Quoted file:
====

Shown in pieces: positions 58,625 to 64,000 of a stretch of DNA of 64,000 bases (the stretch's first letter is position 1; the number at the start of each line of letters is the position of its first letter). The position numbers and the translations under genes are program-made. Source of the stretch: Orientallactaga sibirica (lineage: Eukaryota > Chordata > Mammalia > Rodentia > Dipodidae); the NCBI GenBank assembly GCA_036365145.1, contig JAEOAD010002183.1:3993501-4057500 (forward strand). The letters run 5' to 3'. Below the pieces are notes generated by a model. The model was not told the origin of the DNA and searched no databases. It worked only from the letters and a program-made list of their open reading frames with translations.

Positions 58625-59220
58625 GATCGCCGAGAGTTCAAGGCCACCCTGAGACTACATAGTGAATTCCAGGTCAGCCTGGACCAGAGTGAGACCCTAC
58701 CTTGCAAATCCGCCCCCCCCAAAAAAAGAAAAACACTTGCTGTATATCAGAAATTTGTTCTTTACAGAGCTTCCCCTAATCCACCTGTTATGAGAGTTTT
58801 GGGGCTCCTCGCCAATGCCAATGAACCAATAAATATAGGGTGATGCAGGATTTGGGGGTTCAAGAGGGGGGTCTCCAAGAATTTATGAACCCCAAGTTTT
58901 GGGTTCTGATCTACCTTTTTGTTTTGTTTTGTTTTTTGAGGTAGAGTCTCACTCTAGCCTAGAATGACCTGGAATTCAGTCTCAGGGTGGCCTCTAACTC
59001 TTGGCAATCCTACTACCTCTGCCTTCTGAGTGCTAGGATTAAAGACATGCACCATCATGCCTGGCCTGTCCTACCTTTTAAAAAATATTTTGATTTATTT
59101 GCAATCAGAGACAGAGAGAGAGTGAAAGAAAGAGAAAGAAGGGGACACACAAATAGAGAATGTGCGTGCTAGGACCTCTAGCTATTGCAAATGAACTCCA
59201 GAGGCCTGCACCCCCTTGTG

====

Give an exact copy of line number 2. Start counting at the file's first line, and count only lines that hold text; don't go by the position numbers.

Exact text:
Positions 58625-59220